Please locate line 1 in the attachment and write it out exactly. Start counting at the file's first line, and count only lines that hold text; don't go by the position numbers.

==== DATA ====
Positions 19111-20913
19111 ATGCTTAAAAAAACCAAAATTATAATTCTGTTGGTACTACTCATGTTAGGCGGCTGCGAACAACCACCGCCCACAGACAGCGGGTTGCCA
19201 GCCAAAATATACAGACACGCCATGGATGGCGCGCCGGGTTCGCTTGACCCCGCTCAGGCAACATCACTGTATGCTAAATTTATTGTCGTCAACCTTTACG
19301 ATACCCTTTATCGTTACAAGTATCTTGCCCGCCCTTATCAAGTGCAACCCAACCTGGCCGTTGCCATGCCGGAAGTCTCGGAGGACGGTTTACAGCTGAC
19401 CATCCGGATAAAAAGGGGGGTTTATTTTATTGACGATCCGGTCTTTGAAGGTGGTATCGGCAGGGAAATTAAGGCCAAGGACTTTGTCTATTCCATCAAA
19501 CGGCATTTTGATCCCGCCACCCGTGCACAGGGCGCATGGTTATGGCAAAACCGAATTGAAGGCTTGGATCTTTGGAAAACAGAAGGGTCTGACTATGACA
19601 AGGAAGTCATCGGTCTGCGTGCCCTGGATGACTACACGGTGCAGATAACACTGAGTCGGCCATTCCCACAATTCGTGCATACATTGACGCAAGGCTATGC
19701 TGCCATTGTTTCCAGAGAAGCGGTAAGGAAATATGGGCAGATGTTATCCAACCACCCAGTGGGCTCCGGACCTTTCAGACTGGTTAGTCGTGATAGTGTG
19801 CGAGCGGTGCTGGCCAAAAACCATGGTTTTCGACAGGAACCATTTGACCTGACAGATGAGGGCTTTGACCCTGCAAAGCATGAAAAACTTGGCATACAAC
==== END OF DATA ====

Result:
Positions 19111-20913